Some of you may be graduating soon and you might be busy applying for your first biotech or life sciences job. Or if you’re a PhD student, maybe you’re thinking about a postdoc position. How well do you think you’ll perform at interview?

Interviews are difficult at any level, so here we’ll guide you through some of the likely interview questions and situations you might find yourself having to deal with in a life sciences interview.

As a veteran interviewee of more years than I care to mention, here are my 10 top tips for how to make a great impression at your life sciences interview.

1. First Impressions

The obvious one – first impressions count! You have no idea how true this is. Ask any psychologist. You need to smile and make sure you give a firm handshake (if handshakes are ever allowed again) without breaking anyone’s bones. Eye contact is vital, so keep your gaze just a few seconds longer than usual, without looking scary. Dress smartly (see point 6).

2. Questions and Answers

Let the interview committee lead the interview, but remember that you don’t have to wait until the end of the interview to ask questions. While the panel are telling you about the position and the lab or company, questions from you will emphasize your interest in the position.

The panel may start with the question “Tell us about yourself and your experience, and why you think you would be the best candidate for the job”. This is where it helps to have your elevator speech handy as a brief introduction to who you are and what you can do. Don’t just use the mini-speech you normally give at conferences; tailor it to the job.

Give examples of your technical and transferable skills and show how these will help you with aspects of the job. Are particular techniques needed to do the job? Are you applying for a biotech/pharmaceutical job working on a particular product? Do your homework and prepare stuff to recite when prompted – you’ll find the interview a much easier process if you do this.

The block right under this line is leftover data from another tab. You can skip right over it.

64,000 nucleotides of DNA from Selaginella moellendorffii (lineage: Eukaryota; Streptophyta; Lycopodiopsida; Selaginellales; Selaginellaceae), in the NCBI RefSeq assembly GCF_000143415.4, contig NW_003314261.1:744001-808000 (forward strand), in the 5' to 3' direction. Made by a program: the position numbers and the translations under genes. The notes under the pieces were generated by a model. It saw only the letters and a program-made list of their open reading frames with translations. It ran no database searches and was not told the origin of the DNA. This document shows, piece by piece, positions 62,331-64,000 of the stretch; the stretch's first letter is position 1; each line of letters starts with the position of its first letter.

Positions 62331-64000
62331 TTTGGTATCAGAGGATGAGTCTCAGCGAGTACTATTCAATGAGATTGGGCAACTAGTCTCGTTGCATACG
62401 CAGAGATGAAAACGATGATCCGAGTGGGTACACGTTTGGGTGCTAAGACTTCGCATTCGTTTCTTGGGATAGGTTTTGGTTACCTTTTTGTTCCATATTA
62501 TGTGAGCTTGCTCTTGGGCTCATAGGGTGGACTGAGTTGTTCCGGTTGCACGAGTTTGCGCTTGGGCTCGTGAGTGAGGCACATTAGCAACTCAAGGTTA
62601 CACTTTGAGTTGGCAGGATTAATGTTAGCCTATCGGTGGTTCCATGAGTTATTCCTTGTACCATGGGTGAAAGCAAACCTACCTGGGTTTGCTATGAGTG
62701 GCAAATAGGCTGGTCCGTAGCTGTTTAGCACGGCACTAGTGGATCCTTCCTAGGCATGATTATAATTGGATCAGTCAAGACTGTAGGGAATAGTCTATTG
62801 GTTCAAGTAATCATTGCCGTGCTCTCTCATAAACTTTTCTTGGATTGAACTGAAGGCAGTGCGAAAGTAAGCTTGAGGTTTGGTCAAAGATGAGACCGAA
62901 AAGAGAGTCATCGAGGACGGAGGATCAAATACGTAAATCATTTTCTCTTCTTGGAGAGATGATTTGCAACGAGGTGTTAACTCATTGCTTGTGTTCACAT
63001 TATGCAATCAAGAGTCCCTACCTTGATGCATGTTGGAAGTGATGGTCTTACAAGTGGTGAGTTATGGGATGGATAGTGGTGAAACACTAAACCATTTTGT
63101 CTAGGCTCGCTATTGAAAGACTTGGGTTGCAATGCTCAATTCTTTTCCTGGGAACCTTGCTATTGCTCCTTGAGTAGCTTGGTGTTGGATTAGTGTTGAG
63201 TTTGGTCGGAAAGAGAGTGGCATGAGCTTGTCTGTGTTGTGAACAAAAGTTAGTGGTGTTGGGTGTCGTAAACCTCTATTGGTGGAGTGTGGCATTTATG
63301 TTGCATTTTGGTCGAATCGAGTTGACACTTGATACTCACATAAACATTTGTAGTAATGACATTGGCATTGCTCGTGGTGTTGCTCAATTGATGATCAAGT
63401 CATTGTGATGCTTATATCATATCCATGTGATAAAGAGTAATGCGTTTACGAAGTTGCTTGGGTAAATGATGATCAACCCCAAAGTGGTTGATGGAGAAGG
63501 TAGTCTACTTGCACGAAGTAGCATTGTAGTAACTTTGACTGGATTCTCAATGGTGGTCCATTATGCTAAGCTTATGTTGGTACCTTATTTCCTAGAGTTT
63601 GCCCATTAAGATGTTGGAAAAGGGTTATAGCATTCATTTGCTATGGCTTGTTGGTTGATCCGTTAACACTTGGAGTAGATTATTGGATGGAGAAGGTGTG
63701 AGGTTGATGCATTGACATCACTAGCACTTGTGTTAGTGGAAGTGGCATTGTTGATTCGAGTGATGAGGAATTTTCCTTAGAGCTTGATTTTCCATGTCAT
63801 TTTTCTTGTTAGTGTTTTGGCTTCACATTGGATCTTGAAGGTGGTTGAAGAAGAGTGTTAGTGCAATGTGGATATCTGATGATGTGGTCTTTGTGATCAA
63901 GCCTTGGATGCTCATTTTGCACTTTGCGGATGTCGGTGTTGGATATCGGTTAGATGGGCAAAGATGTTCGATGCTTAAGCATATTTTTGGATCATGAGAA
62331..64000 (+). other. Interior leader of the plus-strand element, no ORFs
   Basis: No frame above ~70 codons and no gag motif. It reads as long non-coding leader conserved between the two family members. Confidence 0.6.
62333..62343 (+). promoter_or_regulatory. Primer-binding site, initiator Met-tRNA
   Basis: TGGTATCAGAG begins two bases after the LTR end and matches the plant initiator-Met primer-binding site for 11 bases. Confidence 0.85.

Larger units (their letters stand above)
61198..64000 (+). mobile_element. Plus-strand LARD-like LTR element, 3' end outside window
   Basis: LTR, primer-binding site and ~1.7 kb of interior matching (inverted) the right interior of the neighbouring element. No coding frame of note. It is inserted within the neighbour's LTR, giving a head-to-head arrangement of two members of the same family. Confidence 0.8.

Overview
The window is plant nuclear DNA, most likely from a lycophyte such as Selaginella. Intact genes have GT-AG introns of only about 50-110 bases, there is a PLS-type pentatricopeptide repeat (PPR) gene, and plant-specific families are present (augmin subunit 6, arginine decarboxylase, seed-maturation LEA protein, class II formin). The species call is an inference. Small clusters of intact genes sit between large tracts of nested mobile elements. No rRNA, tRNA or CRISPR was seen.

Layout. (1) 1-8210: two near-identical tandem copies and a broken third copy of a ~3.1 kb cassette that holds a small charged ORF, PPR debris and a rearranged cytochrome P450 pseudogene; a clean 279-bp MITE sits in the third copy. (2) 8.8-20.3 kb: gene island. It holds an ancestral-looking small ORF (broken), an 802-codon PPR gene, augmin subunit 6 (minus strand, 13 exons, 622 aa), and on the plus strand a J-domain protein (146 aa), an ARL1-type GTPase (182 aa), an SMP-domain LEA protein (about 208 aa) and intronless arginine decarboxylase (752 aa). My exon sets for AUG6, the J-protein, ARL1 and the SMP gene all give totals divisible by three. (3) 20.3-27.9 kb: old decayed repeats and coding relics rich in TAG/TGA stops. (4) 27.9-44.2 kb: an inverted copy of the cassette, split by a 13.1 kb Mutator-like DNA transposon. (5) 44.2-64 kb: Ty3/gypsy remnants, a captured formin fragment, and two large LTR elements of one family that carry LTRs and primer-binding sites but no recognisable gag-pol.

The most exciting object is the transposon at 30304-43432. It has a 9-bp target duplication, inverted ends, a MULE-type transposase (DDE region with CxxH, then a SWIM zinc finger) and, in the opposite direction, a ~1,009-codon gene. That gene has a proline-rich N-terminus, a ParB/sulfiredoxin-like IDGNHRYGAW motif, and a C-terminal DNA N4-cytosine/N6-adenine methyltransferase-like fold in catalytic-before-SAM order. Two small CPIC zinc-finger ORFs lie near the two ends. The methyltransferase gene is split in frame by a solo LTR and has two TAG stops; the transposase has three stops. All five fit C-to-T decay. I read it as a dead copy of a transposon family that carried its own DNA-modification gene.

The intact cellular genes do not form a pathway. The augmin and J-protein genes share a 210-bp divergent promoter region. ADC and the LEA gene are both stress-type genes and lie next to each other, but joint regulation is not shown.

3. Over to You

Have questions ready to ask. It’s really important that you ask relevant questions about the job, the lab/company, your prospects… Show the panel that you’ve gone the extra mile and taken the time to find out that bit more about the company or university – it will definitely go in your favor. Will you be able to develop your own research projects? How much responsibility will you have for applying for grants?

Sod’s Law dictates that the panel will answer your best question during the conversation, before you’ve had a chance to ask it, but try not to worry about this through the interview.

It’s automatic to experience a feeling of dread when you think that you’re not going to have any killer questions to ask at the end, but worrying about it only distracts you from the interview process so, if this happens, let it slide. Just remember to let the interview panel know that you were keen to ask a particular question, but they had already answered it earlier. It will also serve as a recap and you might be able to think of something else related to it on the spot.

If you’re a PhD student, speak to postdocs in your lab and ask them about their interviews; they might have some example questions for you to practice.

4. Life Sciences Interview Preparation

Before the interview (not the night before – do give this some thought) you should consider how you handle situations like interviews. A common question from an interviewer will be “What makes you nervous”? Have some idea of how you will answer this. They want to know how you handle stressful situations and an interview is a prime example.

How will you answer a question like “What are your salary expectations”? A difficult one if you don’t know whether you are over or under selling yourself. If you’re going for a job with a biotech or life sciences company, make sure you’ve done some research into starting salaries.